Why this artist asked strangers for their most recent phone photos

Greg Keraghosian

Here’s a novel way to explore a city the next time you travel: Approach a random stranger on the street and ask him or her to reveal the most recent photo on their phone and tell the story behind it.

As strange and perhaps terrifying as that might sound, it’s exactly what artist Ivan Cash has done in three American cities this year. The result is a video series packed with entertaining, goofy and touching stories – stories that are all around us if we care to ask.

“To me, this project really keys in on the tension behind our phones having lots of amazingly rich, personal, social information that allows us to connect, to an extent, but then also serving as a hindrance to connecting with the people around us,” Cash told Yahoo Travel.

“We live in an era where so much of our existence—from ad campaigns to Facebook profiles—is meticulously positioned to make things seem so shiny and perfect. By focusing on the ordinary and sometimes mundane parts of life, I hope people can get a sense of how interesting real life is, and maybe become more engaged and curious with their surroundings.”

Some of the people’s responses play into local stereotypes – for instance in Cash’s first video, based in his hometown of San Francisco, a local shows a picture of the dismembered crab he put back together while taking drugs on the beach. Or in the Los Angeles episode, a woman shares the selfie she had to take to apply for a modeling job.

But there are also stories that would be relatable regardless of the city, whether it’s gifts for a man’s wife, a 47-year reunion among Peace Corps volunteers or a tattoo to signify a woman’s recent struggles. And many are just plain silly, like a gingerbread house assembled with duct tape. That last one is in the New York episode, released a week ago.

When asked how often people refused to show Cash their photo, he said it often depended on the neighborhood.

“On Abbott Kinney in L.A., 9 out of 10 people I approached refused to show me their last photo,” he said. “That is an overwhelming "hip" area, and everyone felt closed off. Then I went to Venice which felt more laid back, and almost everyone was willing to share their photos.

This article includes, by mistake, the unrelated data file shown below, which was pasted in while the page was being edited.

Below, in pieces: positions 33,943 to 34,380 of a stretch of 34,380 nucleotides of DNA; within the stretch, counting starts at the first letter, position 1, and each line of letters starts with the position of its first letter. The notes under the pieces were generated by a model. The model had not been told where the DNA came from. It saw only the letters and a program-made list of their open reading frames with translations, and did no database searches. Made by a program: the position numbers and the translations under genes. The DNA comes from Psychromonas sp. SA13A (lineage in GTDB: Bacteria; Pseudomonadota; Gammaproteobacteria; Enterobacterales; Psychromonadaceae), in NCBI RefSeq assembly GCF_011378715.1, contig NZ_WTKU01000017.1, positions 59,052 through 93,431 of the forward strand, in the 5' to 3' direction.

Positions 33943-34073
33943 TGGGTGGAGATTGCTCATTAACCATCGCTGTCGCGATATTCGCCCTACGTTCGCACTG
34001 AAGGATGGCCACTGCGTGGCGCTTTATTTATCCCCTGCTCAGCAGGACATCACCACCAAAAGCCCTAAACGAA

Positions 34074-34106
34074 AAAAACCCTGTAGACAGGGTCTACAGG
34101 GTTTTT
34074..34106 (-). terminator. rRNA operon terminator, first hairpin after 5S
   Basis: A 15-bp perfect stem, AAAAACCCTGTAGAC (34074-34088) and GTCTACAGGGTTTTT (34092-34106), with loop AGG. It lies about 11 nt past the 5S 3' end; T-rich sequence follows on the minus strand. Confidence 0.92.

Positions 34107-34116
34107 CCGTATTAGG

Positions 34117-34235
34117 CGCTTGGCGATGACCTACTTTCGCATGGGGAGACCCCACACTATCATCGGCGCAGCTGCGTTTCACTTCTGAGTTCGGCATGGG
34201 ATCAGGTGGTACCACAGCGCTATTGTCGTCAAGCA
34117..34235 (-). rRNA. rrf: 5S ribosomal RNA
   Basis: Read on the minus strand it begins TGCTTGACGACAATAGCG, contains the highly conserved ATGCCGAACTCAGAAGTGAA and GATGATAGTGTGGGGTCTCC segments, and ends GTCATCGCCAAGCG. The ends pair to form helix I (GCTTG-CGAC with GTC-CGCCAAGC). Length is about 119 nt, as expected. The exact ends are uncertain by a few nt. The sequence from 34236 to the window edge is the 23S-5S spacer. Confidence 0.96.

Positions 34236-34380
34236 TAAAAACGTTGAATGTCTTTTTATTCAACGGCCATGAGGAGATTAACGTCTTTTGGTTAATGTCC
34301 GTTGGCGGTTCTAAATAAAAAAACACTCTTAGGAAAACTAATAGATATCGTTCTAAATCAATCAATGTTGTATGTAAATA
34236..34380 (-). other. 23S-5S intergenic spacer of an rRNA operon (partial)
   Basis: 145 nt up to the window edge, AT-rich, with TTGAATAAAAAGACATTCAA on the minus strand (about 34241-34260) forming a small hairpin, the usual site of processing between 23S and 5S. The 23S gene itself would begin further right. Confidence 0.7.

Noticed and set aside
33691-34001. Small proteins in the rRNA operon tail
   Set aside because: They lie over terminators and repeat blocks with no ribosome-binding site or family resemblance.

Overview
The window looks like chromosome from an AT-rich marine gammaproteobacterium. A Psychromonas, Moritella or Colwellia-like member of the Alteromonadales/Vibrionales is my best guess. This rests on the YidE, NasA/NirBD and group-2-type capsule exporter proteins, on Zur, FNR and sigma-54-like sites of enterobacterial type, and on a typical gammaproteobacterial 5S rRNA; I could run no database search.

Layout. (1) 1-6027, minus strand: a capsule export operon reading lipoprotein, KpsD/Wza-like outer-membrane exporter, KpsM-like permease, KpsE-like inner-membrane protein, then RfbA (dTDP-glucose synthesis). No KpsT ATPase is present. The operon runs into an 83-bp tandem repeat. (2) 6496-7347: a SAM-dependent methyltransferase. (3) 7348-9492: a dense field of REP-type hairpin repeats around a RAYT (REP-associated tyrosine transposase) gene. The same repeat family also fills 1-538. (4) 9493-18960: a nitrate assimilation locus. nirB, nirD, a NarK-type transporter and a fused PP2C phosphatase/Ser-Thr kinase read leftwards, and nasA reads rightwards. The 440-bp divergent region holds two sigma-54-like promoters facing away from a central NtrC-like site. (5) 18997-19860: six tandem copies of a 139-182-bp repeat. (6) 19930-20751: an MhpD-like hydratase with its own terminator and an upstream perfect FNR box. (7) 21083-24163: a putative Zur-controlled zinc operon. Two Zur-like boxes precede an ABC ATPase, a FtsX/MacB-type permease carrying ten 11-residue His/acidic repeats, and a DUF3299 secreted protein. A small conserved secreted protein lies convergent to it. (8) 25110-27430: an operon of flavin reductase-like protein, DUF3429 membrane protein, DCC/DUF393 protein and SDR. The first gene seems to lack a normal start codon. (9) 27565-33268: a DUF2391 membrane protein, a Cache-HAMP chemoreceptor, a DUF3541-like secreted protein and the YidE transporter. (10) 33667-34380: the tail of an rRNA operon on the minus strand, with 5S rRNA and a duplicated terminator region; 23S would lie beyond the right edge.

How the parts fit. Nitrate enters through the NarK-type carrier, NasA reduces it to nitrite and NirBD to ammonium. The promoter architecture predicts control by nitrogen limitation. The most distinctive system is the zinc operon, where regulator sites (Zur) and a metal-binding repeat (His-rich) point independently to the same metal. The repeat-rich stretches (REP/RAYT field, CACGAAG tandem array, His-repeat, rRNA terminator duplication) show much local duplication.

“In N.Y., it was nearly impossible to get anyone in Times Square or on Fifth Avenue to stop and chat and share their last photo. It was just too busy and so people went on auto-pilot. But then in West Brooklyn, Lower East Side Manhattan, and even Harlem, everyone was really friendly and so the majority of people I talked to were into it.”

Using technology to connect, rather than disconnect people has been a passion for Cash. Earlier this year he made a video called “What Are You Texting About?” where he approached San Franciscans to find out their most recent text. And he had a project called “Snail Mail My Email,” where volunteers transcribed emails into handwritten letters.

As for where Cash’s next photo eavesdropping will happen?

“I have a few places in mind, all of which I've never been: Detroit, New Orleans, Dallas, Nashville, Birmingham,” he said. “These places all feel foreign to me and so I'd be excited to get a taste of the city through talking to its people in this unusual way. If anyone reading this knows people living in these cities that would be interested in helping out, drop me a line.”

To that end, you can find Cash’s contact information on his website.